Freedom of Expression and information control in MENA in 2016

Thu, 2016-12-22 18:26

A guest post written by Amin Jobran of ASL19. This article first appeared on iGmena.

Eighteen countries in the MENA region are Arabic-Speaking and have over 150 million internet users. Most of these countries enjoy fast growing internet penetration rates, mainly through mobile networks. However, the increase in internet access in many of those countries is faced with governmental information control techniques that range from technical to legislative.

Internet Policies and Legislation in MENA

Internet policies and legislations passed in MENA countries are often vague leading to both systematic and sporadic blocking events. In Saudi Arabia, for example, censorship is synonymous with the word internet, since content filtering started from Day 1 and now reaches at least 500,000 websites deemed by the authorities as offensive to their social, political, and economic values.

Other Gulf countries have followed suit, and some, like the UAE, are developing a more sophisticated censorship model. Several sources have revealed recently UAE’s ongoing efforts to create an in-house surveillance and offensive cyber-security system. In addition, UAE is a pioneer in cyber laws that threaten internet freedom and the latest infamous Emirati law amendment to penalize VPN use with more than 500,000 USD and jail time have made global news due to its absurdity. Oman has also made changes to their internet laws this year, requiring public Wifi providers to keep user information for three months.

Dissent and Freedom of Speech in the Arab-Speaking World

The strictness and vagueness of the cybercrime law in the aforementioned countries is reflective of laws in the majority of the Arab-speaking world, and their application extends to silencing dissent and freedom of speech. AL-Zaman Omani newspaper was closed down and its website was taken offline after uncovering corruption in the legislative body. Mideast Eye, AlJazeera, AlArabiya, and Al-Alam are some of many websites blocked in different Arab countries for political reasons in 2016.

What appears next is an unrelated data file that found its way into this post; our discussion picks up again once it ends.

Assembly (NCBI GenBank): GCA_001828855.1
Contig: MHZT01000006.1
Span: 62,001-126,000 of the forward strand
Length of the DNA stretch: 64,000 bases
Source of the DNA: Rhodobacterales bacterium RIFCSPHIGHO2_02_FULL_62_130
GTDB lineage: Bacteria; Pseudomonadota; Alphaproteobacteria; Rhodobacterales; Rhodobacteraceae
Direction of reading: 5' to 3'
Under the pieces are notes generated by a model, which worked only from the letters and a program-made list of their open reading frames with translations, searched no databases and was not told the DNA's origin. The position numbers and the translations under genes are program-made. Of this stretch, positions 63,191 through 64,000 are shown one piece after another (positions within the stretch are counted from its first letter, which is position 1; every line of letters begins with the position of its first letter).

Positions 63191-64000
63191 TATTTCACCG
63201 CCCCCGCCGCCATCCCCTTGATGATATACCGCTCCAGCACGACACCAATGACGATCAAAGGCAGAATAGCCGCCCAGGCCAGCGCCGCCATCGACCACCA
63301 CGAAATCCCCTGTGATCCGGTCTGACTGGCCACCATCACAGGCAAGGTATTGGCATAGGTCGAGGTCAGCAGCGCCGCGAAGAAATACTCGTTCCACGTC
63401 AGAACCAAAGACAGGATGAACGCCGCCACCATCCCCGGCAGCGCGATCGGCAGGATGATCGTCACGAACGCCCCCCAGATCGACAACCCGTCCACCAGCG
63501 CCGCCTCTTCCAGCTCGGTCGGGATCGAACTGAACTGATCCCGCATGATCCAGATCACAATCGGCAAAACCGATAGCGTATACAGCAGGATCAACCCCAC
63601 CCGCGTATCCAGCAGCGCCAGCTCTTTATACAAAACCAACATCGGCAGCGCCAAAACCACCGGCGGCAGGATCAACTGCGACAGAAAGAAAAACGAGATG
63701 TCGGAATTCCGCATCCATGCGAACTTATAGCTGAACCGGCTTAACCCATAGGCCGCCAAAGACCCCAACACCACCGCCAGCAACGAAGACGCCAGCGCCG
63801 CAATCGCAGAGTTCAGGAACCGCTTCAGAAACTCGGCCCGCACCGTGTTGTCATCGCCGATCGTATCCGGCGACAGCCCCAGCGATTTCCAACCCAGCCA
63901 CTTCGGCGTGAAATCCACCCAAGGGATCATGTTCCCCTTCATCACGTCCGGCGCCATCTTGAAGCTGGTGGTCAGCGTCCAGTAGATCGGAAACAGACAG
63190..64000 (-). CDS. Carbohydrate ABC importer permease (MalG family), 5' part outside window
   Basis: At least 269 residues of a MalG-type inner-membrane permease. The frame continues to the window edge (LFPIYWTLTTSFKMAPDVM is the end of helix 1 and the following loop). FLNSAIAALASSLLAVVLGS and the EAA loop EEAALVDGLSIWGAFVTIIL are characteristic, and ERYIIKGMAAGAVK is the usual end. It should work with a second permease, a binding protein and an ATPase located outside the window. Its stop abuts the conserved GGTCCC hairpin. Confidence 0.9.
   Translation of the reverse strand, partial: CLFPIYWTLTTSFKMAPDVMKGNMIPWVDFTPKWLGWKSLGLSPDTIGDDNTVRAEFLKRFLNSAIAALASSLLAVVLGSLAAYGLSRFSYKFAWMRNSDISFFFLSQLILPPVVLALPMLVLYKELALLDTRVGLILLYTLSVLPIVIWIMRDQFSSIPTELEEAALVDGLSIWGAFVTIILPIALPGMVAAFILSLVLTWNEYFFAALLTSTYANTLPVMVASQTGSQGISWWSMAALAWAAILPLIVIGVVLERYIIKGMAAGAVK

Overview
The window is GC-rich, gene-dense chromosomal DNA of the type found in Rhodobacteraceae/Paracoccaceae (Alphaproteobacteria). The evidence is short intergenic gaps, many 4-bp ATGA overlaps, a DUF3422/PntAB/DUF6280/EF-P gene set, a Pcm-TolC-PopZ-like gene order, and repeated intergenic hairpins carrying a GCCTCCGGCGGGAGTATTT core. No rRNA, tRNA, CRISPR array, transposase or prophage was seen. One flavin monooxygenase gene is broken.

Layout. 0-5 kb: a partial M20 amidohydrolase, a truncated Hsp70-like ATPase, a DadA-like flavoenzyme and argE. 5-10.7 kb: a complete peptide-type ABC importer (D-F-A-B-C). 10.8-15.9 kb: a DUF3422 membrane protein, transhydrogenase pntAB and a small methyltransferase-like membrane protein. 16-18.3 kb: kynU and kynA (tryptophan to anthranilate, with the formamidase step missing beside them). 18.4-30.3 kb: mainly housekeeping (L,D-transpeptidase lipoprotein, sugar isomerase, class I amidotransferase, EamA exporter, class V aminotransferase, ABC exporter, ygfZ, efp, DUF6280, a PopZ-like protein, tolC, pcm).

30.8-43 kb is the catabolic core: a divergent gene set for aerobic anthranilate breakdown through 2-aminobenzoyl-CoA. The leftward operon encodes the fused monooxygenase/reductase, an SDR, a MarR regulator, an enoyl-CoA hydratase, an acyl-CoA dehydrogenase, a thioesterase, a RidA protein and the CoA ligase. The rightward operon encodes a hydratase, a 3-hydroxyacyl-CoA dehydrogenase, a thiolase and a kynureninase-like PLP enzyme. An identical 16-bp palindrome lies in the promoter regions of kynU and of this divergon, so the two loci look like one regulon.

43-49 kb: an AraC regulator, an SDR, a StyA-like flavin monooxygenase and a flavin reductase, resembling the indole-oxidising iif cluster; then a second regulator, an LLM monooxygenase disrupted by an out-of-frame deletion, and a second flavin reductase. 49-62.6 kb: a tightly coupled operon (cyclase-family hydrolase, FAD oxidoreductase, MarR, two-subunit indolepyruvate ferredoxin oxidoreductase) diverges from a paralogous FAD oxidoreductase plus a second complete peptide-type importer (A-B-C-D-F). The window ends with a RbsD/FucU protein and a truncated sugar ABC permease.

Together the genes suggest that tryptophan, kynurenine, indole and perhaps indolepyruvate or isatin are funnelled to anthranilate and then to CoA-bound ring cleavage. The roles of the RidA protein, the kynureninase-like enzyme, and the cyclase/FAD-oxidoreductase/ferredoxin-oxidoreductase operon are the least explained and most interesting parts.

In Egypt, imprisoning activists and ordinary citizens for voicing their dissent with the current government is still the norm. Bahrain has shut down and throttled the internet many times over the past 6 months to silence dissent. Blocking social media during exams have also taken place in Algeria and Iraq during past months.

Blocking Messaging and VOIP Apps

The biggest share of systemic and recurrent blockings, however, goes to messaging and VoIP apps. Calling features of Facebook messenger, Whatsapp, and line was blocked this year amongst other apps that provide a calling feature. Blocking of VOIP apps has been condemned by users as another way for telecom companies to increase profits. Overall, consumer discontent with the telecom companies is rising and many boycotting campaigns emerged in different countries to protest their bad services and high prices.

Another worrying trend that is occurring in MENA, is the exportation of bad policies to other countries with the regional expansion of telecom companies. Etisalat, for example, an Emirati company, blocked VoIP in Morocco after its acquisition of a Moroccan telecom company recently. Blocking messaging apps for political reasons like Yemen, which is embroiled in a civil war, have seen the blocking of Instagram, Telegram, and recently Whatsapp, since the start of 2016.

A Positive Sign: Increased Adoption of Open Source Circumvention Tools

Challenges facing Internet freedom in MENA are mounting. Users are resorting to different access solutions to circumvent the blocking. In the process, these users can install circumvention tools that can jeopardize their personal data or be cost prohibitive. A positive sign that Mada19, an organization that promotes internet freedom in MENA, has seen over the past six months is an increase in adoption rates of open source circumvention tools distributed on their platforms. Providing safe and secure circumvention tools for MENA users should be a priority to strengthen communities resilience to information controls and internet shutdowns.